Domenico Montanaro Domenico Montanaro is a senior political editor/correspondent for the Washington Desk
Domenico Montanaro - 2015
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Domenico Montanaro

Kainaz Amaria/NPR
Domenico Montanaro - 2015
Kainaz Amaria/NPR

Domenico Montanaro

Senior Political Editor/Correspondent, Washington Desk

Domenico Montanaro is NPR's senior political editor/correspondent. Based in Washington, D.C., his work appears on air and online delivering analysis of the political climate in Washington and campaigns. He also helps edit political coverage.

Montanaro joined NPR in 2015 and oversaw coverage of the 2016 presidential campaign, including for broadcast and digital.

Before joining NPR, Montanaro served as political director and senior producer for politics and law at PBS NewsHour. There, he led domestic political and legal coverage, which included the 2014 midterm elections, the Supreme Court, and the unrest in Ferguson, Mo.

Prior to PBS NewsHour, Montanaro was deputy political editor at NBC News, where he covered two presidential elections and reported and edited for the network's political blog, "First Read." He has also worked at CBS News, ABC News, The Asbury Park Press in New Jersey, and taught high school English.

Montanaro earned a bachelor's degree in English from the University of Delaware and a master's degree in journalism from Columbia University.

A native of Queens, N.Y., Montanaro is a life-long Mets fan and college basketball junkie.

Story Archive

Questions Remain As FBI Raids Mar-a-Lago

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The politics of the search of Mar-a-Lago

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Abortion-rights supporters cheer as the proposed Kansas constitutional amendment that would allow abortion restrictions in the state fails. They were watching election results at the Kansas for Constitutional Freedom watch party in Overland Park. Dave Kaup/AFP via Getty Images hide caption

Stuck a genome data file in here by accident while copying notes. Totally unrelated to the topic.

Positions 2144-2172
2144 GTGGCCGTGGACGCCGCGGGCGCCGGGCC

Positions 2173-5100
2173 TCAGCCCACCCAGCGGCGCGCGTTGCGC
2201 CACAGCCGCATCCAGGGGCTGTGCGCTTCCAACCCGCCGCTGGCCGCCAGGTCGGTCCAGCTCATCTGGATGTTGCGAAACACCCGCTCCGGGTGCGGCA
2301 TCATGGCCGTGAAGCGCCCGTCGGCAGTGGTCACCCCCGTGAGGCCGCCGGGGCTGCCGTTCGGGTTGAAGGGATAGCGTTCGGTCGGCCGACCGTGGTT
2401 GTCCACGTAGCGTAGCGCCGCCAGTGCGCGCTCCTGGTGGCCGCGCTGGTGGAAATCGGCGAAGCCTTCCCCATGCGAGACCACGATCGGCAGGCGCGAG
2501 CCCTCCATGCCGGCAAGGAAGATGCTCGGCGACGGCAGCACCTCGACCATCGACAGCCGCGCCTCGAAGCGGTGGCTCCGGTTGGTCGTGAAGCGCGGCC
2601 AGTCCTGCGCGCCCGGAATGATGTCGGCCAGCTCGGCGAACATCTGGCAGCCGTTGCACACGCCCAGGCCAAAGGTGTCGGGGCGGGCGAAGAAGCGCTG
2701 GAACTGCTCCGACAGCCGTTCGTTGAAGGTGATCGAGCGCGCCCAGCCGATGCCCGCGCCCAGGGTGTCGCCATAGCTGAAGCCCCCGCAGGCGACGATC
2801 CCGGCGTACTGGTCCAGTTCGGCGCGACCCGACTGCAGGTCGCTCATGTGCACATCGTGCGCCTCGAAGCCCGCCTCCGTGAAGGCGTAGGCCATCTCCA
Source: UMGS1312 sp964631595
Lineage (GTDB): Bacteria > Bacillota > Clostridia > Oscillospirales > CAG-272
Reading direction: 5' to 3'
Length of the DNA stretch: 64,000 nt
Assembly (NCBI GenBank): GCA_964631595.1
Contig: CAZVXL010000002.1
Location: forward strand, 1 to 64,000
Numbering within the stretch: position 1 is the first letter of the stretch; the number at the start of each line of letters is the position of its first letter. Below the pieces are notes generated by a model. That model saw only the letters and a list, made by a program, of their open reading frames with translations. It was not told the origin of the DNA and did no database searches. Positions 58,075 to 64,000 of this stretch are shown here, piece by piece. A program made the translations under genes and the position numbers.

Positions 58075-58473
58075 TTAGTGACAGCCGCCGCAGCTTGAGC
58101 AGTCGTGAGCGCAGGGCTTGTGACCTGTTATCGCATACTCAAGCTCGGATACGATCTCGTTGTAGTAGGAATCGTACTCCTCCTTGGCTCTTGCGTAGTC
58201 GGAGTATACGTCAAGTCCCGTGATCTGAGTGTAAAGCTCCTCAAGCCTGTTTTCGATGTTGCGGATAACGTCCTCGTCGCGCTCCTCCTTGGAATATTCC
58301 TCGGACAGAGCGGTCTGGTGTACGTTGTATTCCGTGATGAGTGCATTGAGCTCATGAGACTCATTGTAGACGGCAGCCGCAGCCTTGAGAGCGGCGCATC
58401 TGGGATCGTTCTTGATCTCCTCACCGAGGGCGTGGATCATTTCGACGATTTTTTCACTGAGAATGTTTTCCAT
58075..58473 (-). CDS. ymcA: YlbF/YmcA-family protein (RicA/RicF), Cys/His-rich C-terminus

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Dave Kaup/AFP via Getty Images

A roundup of results from Tuesday's key primaries that took place in 5 states

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Then-President Donald Trump looks on as Florida Gov. Ron DeSantis speaks during the Florida Homecoming rally at the BB&T Center in 2019. SOPA Images/LightRocket via Getty Images hide caption

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SOPA Images/LightRocket via Getty Images

Politics chat: Jan. 6 committee break; Trump, Pence at dueling rallies; Biden health

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The first season ends for the House committee on the Jan. 6 attacks

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This exhibit from video released by the House Jan. 6 select committee shows then-President Donald Trump recording a video statement on the afternoon of Jan. 6 from the White House Rose Garden. House Select Committee via AP hide caption

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House Select Committee via AP

Supporters cheer as President Donald Trump addresses them during a rally on Jan. 6, 2021. A NPR/PBS NewsHour/Marist poll found that a majority of respondents blame Trump for the attack on the Capitol that followed the rally, but that a slightly larger majority don't think he'll face charges. Samuel Corum/Getty Images hide caption

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Samuel Corum/Getty Images

A majority thinks Trump is to blame for Jan. 6 but won't face charges, poll finds

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Then-Democratic presidential candidate Joe Biden answers a question from ten-year-old Marcus LanFrfanca, left, during a town hall event at Clinton College on August 29, 2019 in Rock Hill, South Carolina. Sean Rayford/Getty Images hide caption

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Sean Rayford/Getty Images

Just 5 Percent Of Young Voters Strongly Approve Of Biden's Performance

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Rudy Giuliani's videotaped testimony appears on a video screen above members of the Select Committee to Investigate the January 6th Attack on the U.S. Capitol during its seventh hearing on July 12, 2022. Anna Moneymaker/Getty Images hide caption

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Anna Moneymaker/Getty Images